Breaking In A New Wood Pipe

Breaking In A New Wood Pipe

A new pipe requires proper breaking in to avoid damage. With normal smoking a layer of carbon gradually builds up in the tobacco chamber. This layer protects the briar against the heat of the burning tobacco like tire brick in a wood stove. Most pipes have a unique heat-resistant lining applied to the tobacco chamber to insulate the bowl. Without compromising the flavour of the tobacco, this aids in protecting the pipe against break-in burnout until a sufficient layer of carbon can be established.

We Suggest The Following Breaking-In Methods For All Wood Pipes

Before first filling your new pipe, apply a thin layer of honey to the entire tobacco chamber with your fingers. It's high sugar content will hasten the desired build-up of carbon.
Some recommend filling your pipe half-full for the first few smokes to start building the cake forming to the bottom of the bowl. Filling the pipe to the top will work just the same, as long as it is smoked gently as possible.
Pay close attention to avoid overheating your pipe (see "smoking" below)

A bowl of tobacco that burns evenly without going out can only be obtained by careful packing. Pack the tobacco into the bowl in thirds. Fill the bowl to the top a pinch at a time, then gently press it down in the bottom third, leaving plenty of spring in the tobacco. Repeat this procedure pressing more firmly in the upper two thirds of the bowl. There should be some spring left when the bowl is full. The draw should be consistent and steady. If the tobacco is not packed tightly enough, it will burn too quickly overheating the pipe and likely burning your tongue. Empty the bowl and repack it using a more firm pack. If the tobacco is packed too tightly, you will have a difficulty drawing on the pipe and keeping it lit. In this case, remove tobacco and refill.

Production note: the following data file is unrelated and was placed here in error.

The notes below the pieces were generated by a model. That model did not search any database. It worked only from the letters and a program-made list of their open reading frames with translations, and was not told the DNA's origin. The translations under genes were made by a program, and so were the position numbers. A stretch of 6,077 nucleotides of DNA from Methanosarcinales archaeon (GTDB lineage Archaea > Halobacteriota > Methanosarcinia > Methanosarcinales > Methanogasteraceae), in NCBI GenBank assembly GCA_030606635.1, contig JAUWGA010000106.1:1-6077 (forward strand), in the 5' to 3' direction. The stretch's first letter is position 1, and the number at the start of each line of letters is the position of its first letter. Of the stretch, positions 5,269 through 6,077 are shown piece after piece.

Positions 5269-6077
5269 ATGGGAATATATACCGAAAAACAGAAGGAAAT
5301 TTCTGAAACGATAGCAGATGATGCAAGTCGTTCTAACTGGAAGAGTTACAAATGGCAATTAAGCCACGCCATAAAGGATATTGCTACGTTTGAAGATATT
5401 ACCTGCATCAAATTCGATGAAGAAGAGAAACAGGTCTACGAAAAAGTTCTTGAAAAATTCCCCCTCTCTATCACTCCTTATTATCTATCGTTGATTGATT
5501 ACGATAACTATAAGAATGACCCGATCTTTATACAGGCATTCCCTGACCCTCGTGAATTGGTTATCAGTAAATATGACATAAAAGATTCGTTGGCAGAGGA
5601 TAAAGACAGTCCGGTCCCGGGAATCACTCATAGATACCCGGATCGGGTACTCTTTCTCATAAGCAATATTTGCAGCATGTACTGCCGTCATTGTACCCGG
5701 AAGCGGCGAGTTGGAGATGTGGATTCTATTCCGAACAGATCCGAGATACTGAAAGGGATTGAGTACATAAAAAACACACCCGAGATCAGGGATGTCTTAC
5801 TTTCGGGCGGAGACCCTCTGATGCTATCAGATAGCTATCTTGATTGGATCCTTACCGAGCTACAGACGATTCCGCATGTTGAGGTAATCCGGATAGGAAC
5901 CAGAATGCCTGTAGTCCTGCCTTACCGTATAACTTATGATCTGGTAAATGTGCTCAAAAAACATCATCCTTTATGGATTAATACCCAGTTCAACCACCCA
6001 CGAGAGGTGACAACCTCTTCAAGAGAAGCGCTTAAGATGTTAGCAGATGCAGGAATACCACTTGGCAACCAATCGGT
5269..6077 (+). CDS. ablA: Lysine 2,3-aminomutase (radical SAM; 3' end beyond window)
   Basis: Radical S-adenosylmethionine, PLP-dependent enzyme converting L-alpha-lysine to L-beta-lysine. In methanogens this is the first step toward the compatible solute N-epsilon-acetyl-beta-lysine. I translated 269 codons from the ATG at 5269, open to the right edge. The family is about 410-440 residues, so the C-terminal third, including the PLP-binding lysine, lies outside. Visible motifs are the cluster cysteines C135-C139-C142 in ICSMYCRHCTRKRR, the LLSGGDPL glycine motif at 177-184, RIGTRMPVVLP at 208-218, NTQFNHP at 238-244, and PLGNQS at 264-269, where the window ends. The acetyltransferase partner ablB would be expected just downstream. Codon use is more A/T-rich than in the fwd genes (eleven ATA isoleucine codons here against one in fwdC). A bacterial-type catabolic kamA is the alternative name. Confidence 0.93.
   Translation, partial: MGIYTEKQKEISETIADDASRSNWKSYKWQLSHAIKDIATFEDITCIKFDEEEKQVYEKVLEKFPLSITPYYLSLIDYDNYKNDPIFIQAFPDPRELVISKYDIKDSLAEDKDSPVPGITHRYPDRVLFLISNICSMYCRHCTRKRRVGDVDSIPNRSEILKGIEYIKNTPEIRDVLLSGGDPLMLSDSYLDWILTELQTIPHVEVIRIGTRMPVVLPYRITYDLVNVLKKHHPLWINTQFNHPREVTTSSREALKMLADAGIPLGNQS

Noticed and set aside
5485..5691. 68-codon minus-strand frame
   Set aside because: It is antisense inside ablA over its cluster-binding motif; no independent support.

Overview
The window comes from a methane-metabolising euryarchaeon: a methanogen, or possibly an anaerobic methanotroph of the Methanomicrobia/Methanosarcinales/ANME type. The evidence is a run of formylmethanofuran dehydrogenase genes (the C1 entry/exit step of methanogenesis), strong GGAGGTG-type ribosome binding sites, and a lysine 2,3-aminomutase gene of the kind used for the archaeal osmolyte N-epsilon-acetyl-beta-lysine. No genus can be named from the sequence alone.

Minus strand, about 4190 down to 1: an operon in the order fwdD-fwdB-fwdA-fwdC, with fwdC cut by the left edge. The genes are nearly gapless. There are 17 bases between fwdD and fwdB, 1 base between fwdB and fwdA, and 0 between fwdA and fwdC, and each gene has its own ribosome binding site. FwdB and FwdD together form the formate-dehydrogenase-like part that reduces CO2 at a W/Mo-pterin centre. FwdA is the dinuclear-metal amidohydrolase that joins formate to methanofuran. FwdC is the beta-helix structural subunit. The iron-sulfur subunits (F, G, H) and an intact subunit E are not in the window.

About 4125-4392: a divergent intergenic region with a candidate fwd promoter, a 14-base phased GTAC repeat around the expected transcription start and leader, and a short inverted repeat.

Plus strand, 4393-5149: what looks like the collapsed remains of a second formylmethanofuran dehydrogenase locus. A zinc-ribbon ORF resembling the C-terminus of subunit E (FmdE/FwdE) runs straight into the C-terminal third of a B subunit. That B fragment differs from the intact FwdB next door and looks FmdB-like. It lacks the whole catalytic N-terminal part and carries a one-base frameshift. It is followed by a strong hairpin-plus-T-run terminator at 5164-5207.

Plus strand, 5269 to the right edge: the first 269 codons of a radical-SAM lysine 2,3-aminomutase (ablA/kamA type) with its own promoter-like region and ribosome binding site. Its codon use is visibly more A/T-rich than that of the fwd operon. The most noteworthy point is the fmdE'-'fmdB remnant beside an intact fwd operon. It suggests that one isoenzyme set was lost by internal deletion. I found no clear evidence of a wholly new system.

Carefully apply the flame in a circular motion over the whole surface of the tobacco while taking long slow puffs. Completely light the top portion of the tobacco being sure to keep the pipe upright. Tamp down the burning embers gently into the unburned portion of the tobacco.
At this point, re-lighting is necessary to get a thorough and even burn of your tobacco. If your pipe happens to extinguish, we suggest gently tamping down any ash before re-lighting.

Smoke your pipe gently and evenly. Puffing too vigorously will burn your tongue and may cause damage to the bowl from overheating. If the bowl becomes too hot, let your pipe go out and cool off before re-lighting. If your pipe appears to be going out, place two fingers over the bowl while you draw. This will help localize the draft reviving the smoke. We recommend that the average smoker have a minimum of four pipes. Two to be used each day while the other two are resting.

We hope this blog was helpful and...

Happy Smokin'N'Tokin'!

Gord's Smoke Shop Ltd. - Red Deer, AB
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